50-state ballot drive and polled almost a quarter of a million votes
nationally, three times the number of votes of all the other left
independent candidates combined.

By 1992, I was running for president for a second time. I sought the
California Peace and Freedom Party nomination again. Ross Perot was
running for president, too, and the two-party system was about to come
face to face with his formidable independent challenge. In liberal and
progressive political circles there was feverish concern about the
presidential election. Rev. Jesse Jackson had run twice — in 1984 and
in 1988 — raising and then dashing the hopes of black and progressive
Americans that our political power could be expanded through the
Democratic Party. But in 1992 Jackson did not run for a third time;
instead progressives — including African Americans — were being primed
to support Bill Clinton, who cut his teeth in national politics by
playing the race card. He seized an opportunity to publicly upbraid
Jackson to demonstrate that he wasn’t sympathetic to black and liberal
concerns. This was part of Clinton’s strategy to win Reagan Democrats
back into the fold. Black and progressive leaders, who had given the
Democratic Party a political “blank check,” had to figure out how to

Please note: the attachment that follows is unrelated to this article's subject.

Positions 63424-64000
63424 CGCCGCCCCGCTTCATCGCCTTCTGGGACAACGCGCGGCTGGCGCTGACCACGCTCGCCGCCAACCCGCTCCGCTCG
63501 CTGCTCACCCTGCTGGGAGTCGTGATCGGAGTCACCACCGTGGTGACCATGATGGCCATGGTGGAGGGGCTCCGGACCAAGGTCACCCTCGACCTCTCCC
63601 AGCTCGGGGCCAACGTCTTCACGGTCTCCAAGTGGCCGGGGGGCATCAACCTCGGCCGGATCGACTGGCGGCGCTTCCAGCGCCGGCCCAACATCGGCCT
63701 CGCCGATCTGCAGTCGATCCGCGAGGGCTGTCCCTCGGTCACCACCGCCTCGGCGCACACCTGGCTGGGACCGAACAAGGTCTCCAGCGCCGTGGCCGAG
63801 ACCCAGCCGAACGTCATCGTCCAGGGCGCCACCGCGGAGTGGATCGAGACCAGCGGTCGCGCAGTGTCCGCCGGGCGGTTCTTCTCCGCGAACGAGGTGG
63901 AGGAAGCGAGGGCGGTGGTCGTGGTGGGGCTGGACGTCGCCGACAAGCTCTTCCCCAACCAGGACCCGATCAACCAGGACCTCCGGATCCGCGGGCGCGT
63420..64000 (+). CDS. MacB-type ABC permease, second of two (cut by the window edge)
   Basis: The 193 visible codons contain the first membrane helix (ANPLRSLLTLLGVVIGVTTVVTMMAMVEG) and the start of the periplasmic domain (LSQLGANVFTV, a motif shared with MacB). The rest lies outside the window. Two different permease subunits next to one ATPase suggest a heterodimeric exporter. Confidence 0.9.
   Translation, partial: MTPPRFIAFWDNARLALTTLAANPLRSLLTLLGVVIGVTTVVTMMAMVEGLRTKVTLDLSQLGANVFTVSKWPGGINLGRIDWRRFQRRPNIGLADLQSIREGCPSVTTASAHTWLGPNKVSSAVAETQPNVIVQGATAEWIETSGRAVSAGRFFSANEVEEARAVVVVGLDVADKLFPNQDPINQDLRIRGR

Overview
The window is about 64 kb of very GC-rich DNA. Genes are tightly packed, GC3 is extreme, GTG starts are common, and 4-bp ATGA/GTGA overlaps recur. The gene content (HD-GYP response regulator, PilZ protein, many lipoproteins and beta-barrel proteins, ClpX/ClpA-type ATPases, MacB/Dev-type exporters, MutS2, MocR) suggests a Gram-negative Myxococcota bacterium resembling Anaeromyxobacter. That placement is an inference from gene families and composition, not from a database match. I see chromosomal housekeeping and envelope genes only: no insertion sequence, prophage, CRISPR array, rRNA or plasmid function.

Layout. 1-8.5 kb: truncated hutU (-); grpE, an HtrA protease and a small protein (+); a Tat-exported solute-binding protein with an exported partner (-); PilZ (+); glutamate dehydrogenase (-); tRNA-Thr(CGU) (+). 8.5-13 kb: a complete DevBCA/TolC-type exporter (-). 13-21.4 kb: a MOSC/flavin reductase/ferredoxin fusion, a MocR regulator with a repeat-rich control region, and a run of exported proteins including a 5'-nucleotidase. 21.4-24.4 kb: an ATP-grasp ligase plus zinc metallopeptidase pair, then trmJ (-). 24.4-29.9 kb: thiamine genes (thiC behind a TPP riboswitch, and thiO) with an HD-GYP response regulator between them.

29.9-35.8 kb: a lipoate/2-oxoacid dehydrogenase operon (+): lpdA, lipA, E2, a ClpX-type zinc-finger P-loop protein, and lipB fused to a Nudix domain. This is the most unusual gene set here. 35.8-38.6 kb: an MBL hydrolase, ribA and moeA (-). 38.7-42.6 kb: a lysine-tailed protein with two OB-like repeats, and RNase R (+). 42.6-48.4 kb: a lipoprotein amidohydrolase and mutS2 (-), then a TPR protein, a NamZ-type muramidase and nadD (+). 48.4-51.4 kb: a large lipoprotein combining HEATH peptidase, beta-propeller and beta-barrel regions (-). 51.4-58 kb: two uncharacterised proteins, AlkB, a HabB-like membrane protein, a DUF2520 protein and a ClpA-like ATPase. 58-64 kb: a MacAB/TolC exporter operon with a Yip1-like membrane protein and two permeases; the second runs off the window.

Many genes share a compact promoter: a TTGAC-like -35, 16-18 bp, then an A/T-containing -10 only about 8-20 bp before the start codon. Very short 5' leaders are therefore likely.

make Clinton “fly” for their constituents.

Mainstream liberals figured they’d have no problem because their
constituents would still feel they had nowhere else to go. But, the left
establishment (i.e. the old left) was worried that ordinary progressives
and blacks might defect to independent politics. When I threw my hat
into the ring again in 1992, the old left needed a candidate to face me
down. What better choice than Jesse Jackson’s former deputy campaign
manager, Ron Daniels, to run as the “official progressive” presidential
candidate, but under “black cover.”

Daniels puttered around the country, getting on the ballot in only 10
states, and wheeling out every piece of trash the old left had
manufactured against me for 15 years, announcing that his goal was to
destroy me. (For an insightful background piece on some of these
attacks, see Justin Raimondo’s recent piece, “Fulani, Buchanan and the
Smear Machine.”) But nowhere was the confrontation between Daniels, the
black puppet of the white fringe left and me, the black progressive
trying to bring minority voters into the nascent independent movement,
sharper than in the 1992 California Peace and Freedom Party primary.

This contest was a three-way between Daniels, myself and a Latina
woman whom Daniels’ supporters had recruited to siphon off Hispanic and
female voters from me. In spite of his vicious cult-baiting, attempts to
hijack the party and other forms of political garbage, I won the
three-way preferential primary with 51 percent. Daniels polled 32.5
percent and the “planted” candidate 16 percent. Many of my voters came
from the black and Latino registrant base — which had continued to grow
since 1988 — and from white progressives who wanted the party to be